Norwegian National Ballet Soloist Whitney Jensen on Mastering Jiří Kylián's "Petite Mort"
As told to Gavin Larsen by Whitney Jensen
My first time dancing Petite Mort—or any ballet by Jiří Kylián—I was 17 and in the corps of Boston Ballet. I didn’t know it then, but the stager, Roslyn Anderson, was nervous about me doing it because I was so young. I was super-naïve and had never seen the ballet before, but I just tried to listen to Roz and emulate what she was describing. She said that she knew I could do it when I applied every single one of her corrections after our first rehearsal.
I feel like Kylián’s movement fits my body; I don’t feel any struggle. It doesn’t have that pizzazz-y feeling of other ballets; you’re not showing off. It is so internal, and that’s why I fell in love with it. I’ve done two parts in Petite Mort, and each is a totally different experience. When I was 17, I danced the pas de deux immediately after what we call the “dress dance” (the women use large, black dresses as props), which people say is representative of young love. Here in Oslo, I did the pas de deux at the end of the first movement, right before the dresses appear. It’s more up-tempo. My partner and I never interact face-to-face. He’s behind me, or trying to catch me, and I run away as if trying to escape. We end in this iconic pose on the floor with my partner balanced on my legs. We feel like maybe it’s one of those relationships you’re unsure of, but eventually you just let go and embrace it. Since I tend to throw all this power forward in my dancing and punch things, the challenge for me here is to remain on the backseat and keep it internal. It has to have lightness and moments of stillness.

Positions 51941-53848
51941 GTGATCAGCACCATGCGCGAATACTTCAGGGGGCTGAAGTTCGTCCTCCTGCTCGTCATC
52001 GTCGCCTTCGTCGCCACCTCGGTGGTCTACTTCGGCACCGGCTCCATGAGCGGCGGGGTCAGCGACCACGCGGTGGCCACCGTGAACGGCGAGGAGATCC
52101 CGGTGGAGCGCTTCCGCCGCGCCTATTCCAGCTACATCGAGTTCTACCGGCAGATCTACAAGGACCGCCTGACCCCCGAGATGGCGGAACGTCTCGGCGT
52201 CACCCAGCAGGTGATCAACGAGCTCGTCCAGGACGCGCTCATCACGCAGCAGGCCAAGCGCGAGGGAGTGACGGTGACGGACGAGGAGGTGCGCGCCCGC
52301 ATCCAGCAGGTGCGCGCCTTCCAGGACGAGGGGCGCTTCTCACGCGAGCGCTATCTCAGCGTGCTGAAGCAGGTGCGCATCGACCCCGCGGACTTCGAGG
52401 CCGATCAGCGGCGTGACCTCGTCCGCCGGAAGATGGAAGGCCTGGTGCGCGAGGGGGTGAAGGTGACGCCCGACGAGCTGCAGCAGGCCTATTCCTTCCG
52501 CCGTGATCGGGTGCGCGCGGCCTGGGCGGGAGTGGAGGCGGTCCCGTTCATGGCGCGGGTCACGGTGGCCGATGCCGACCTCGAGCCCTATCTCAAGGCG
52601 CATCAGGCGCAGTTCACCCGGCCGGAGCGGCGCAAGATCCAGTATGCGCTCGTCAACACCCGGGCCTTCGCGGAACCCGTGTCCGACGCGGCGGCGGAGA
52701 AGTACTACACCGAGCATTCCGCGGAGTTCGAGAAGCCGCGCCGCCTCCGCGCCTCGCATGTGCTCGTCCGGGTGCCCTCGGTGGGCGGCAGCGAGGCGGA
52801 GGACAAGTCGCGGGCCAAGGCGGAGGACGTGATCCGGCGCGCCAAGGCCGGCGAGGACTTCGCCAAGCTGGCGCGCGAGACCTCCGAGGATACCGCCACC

Jensen in “Petite Mort” at Boston Ballet with Boyko Dossev. Photo Courtesy Jensen.
Whenever I do Kylián’s ballets, I try to go into rehearsal without any pride. It’s so important to be receptive to the stagers’ descriptions of how to do a step, the detail, the essence. It may need to be heavier, have more density—or sometimes it’s light as a breath. You’re a part of the movement, not just doing a step. Everything is a weighted balance between you and your partner. It doesn’t need to be pushed. I worked with Kylián himself last fall, and it was the experience of a lifetime. He showed us details in phrasing, often using noises to show where to put impetus. He also wanted us to accept the lighter part of it, to see that there is some humor.
Performing Kylián feels different than other ballets. I get nervous beforehand because they’re so special, but onstage I feel calm, like the choreography is a part of me. I feel completely in my element, and incredibly happy.
My advice for dealing with props (like the swords in Petite Mort) is to stay aware, because anything can happen. The Kylián stagers say if you drop one, just pick it up and keep going—it’s not the end of the world.